The need to know

I’ve mentioned before that Frances’s curiosity, from about the age of two, has been so intense that she will even ask questions in her sleep or wake up to ask them.

Ordinarily, this doesn’t pose a problem beyond the fact that it is sometimes physically impossible to answer the sheer number of questions that occur in rapid-fire succession.

Yet when she was three, we had received exclusive invitation-only tickets to a piano performance. I was very reluctant to take Frances, but, at the last minute, I decided to do so.

She was very quiet throughout, but just near the end, I felt a tug at my sleeve. I put my finger to my lips to remind her to be quiet. Then, I felt another, more insistent tug on my sleeve.

“Mummy…Mummy!” she half-whispered.

This time, I gave her the quiet sign and mouthed “shhh” at the same time.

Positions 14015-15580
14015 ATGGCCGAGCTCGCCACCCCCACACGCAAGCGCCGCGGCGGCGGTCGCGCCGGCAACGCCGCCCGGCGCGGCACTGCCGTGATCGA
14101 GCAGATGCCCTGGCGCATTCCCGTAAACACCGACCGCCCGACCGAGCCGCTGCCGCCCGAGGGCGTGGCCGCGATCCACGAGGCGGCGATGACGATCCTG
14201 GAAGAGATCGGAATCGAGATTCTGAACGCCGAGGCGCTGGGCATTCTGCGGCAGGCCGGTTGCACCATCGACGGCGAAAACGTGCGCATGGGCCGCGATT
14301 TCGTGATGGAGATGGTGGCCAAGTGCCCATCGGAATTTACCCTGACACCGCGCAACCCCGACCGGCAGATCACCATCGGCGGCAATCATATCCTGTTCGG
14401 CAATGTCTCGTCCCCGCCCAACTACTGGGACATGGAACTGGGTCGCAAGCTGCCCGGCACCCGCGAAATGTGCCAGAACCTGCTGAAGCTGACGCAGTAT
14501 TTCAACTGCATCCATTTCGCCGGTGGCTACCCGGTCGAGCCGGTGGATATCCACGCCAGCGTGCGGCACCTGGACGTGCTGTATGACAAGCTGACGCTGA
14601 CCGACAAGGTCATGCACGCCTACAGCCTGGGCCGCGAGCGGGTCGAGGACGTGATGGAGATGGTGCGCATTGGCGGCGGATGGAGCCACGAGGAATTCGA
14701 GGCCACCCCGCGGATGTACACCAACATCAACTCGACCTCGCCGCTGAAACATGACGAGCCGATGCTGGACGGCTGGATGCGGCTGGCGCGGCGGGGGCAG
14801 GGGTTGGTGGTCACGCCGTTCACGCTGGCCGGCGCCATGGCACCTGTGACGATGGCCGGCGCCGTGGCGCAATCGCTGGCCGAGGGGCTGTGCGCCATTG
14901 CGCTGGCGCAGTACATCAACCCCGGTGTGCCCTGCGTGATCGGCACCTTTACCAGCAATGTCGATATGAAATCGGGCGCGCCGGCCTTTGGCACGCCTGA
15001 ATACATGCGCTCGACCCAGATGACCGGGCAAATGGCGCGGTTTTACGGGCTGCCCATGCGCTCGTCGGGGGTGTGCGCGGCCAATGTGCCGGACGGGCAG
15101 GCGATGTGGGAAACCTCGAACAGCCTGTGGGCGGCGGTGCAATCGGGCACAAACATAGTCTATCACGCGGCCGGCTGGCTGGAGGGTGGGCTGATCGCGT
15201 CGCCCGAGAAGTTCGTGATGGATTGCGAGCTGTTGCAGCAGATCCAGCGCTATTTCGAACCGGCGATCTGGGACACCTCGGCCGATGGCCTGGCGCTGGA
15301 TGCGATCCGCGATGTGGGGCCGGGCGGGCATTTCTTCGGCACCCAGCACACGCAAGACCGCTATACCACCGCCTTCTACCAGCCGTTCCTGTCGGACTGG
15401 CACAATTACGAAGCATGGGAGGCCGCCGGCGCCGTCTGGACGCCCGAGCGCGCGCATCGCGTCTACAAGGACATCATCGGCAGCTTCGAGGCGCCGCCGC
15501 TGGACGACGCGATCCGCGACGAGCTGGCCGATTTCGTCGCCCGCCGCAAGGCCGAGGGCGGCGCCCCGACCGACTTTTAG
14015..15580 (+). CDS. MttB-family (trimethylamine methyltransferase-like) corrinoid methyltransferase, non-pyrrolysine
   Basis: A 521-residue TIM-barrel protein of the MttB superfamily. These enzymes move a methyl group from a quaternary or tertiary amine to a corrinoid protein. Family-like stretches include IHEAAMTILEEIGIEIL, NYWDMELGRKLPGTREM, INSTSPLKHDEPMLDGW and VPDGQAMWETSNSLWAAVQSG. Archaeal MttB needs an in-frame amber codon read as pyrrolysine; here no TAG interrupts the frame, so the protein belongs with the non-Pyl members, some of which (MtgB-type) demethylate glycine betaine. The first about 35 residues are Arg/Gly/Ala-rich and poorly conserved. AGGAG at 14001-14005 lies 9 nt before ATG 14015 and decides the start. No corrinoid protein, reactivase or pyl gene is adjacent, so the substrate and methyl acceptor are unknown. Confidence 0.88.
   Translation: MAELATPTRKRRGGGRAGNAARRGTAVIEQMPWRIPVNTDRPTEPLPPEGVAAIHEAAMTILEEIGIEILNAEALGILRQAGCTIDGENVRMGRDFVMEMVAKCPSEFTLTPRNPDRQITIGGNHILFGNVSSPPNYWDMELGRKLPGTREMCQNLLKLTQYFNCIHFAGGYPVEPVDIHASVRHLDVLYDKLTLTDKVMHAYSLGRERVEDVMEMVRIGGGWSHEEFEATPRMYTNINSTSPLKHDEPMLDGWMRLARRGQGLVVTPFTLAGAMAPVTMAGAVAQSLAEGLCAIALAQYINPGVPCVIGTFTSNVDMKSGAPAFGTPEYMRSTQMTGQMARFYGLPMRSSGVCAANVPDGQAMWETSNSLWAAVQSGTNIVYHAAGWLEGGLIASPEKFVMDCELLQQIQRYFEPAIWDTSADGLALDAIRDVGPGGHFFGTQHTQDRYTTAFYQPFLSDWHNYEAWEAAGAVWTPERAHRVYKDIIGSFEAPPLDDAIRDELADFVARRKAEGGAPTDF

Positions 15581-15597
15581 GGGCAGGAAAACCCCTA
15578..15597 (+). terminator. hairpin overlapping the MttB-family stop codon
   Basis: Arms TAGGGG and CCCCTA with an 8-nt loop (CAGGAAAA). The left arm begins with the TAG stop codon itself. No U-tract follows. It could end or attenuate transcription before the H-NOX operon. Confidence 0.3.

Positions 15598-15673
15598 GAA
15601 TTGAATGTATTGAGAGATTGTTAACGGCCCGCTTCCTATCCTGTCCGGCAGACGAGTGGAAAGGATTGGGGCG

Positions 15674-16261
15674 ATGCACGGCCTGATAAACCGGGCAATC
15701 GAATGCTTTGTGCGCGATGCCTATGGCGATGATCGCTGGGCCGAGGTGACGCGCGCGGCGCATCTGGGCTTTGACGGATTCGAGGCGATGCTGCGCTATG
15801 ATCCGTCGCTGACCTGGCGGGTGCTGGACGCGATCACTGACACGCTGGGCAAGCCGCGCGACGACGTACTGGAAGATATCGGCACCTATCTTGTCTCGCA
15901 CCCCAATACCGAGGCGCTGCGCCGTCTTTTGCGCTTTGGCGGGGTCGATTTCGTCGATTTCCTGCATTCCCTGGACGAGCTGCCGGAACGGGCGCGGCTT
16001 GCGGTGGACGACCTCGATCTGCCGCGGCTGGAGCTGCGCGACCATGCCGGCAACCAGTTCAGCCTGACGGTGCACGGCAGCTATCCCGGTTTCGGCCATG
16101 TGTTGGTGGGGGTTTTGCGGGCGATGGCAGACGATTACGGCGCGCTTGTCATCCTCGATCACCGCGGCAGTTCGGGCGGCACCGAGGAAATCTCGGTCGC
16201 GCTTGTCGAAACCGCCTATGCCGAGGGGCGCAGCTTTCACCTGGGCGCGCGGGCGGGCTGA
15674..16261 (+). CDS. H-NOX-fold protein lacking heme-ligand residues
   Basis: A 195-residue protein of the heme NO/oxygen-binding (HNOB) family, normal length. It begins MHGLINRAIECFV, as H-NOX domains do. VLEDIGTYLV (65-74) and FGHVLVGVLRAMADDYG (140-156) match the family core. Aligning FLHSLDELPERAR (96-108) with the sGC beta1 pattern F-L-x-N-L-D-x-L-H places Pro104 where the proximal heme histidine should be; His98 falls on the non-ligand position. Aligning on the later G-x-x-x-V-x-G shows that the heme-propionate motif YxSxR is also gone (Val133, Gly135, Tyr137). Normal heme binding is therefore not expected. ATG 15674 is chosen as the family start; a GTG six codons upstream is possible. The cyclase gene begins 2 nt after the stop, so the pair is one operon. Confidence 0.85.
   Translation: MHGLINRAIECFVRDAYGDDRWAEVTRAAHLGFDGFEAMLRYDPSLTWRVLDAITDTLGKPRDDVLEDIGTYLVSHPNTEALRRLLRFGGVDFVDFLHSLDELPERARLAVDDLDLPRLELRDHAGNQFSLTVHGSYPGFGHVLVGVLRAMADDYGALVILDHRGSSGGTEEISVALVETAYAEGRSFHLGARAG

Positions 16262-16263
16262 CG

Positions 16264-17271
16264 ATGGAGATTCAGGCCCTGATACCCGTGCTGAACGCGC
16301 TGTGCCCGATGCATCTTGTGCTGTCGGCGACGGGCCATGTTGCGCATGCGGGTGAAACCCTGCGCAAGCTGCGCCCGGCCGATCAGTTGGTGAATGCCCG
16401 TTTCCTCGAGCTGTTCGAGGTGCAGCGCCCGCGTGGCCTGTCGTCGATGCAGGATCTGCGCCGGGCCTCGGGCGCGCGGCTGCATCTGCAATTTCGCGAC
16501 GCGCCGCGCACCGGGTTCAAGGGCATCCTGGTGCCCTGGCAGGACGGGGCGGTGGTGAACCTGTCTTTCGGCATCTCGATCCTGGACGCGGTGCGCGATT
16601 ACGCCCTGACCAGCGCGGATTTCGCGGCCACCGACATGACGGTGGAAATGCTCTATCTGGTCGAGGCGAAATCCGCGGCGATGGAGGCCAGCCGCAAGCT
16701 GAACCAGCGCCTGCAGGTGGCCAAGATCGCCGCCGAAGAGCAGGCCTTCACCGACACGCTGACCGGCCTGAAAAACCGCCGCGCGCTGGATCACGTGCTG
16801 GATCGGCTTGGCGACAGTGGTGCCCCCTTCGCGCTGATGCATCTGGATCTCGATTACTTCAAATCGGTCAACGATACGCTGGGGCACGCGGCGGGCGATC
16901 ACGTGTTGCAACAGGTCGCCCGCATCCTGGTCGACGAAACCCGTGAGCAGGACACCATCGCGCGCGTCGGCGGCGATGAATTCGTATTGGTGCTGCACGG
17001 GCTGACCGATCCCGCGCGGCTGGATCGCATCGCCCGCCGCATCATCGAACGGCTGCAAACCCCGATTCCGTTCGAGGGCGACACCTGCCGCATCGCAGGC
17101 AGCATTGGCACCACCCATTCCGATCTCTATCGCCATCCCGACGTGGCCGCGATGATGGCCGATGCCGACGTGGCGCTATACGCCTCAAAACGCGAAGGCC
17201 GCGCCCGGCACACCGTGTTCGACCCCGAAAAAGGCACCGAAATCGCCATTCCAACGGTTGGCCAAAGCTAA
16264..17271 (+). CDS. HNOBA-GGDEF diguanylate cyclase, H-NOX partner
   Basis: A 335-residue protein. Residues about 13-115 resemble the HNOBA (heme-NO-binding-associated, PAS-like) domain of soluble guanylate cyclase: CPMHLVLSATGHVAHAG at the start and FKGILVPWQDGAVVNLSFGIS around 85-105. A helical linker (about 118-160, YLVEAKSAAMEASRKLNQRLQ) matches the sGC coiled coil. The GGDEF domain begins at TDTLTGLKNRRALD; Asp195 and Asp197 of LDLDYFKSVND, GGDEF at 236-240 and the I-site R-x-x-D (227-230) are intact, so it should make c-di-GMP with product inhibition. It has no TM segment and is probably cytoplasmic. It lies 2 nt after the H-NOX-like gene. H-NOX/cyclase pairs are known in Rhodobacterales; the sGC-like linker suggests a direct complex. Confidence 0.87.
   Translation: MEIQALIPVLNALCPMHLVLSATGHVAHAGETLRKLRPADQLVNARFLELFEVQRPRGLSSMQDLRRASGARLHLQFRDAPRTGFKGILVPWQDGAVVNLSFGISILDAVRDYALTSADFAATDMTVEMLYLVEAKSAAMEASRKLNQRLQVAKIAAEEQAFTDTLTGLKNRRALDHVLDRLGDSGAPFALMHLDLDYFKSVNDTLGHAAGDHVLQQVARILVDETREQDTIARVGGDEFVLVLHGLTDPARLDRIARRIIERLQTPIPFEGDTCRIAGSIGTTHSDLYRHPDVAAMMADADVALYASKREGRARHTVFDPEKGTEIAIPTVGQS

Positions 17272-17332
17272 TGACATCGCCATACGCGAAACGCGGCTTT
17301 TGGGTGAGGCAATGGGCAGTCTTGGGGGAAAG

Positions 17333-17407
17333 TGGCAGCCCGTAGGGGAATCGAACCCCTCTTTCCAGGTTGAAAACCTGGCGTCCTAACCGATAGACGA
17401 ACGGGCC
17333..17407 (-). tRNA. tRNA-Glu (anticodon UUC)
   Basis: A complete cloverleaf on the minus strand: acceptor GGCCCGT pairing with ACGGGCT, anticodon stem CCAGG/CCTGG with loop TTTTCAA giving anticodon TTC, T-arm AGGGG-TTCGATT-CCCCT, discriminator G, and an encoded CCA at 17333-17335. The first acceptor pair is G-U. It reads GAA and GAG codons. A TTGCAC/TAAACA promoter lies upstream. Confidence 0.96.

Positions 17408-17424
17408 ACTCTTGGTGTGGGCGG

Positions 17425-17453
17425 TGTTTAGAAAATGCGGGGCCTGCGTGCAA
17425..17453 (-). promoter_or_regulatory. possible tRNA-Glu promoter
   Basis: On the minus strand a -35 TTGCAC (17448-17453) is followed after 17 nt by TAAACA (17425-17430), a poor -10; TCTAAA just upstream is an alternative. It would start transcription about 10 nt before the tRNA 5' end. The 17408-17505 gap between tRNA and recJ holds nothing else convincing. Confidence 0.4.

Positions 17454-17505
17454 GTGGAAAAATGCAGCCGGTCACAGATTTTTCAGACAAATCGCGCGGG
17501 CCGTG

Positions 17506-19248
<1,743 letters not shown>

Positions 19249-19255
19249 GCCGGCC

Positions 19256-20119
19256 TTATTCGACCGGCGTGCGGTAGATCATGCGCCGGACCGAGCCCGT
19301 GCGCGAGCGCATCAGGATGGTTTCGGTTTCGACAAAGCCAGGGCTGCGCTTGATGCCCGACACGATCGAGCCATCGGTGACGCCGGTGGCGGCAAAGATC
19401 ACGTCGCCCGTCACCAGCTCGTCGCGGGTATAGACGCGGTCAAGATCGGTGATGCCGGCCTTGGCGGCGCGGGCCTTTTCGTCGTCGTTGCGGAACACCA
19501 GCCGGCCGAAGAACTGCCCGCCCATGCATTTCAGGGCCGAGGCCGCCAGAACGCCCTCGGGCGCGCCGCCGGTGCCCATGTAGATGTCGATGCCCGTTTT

“Mummy! Mummy!! I have to ask a question.”

“No,” I mouthed. “Not yet.”

But she didn’t understand me or she chose to ignore me because, finally, she could take it no more.

“Mummy, do babies have tongues?”

What? No,” I answered, completely flustered, feeling as if I was going to faint.

“They don’t? Then how do they chew?”

“Yes, yes,” I whispered back. “They do have tongues. Now, shhh…”

People must have heard us because it was otherwise so silent in the recital hall, but, in retrospect, I’m glad that she asked me her pressing question.

Published by Pink Cup Mum

I love to write, make art, etc. about my children, 16 and 12. I'm just doing what I like to do, and, if I happen to be raising awareness of high functioning ASD (my 12-year-old daughter has HF ASD), that's great.

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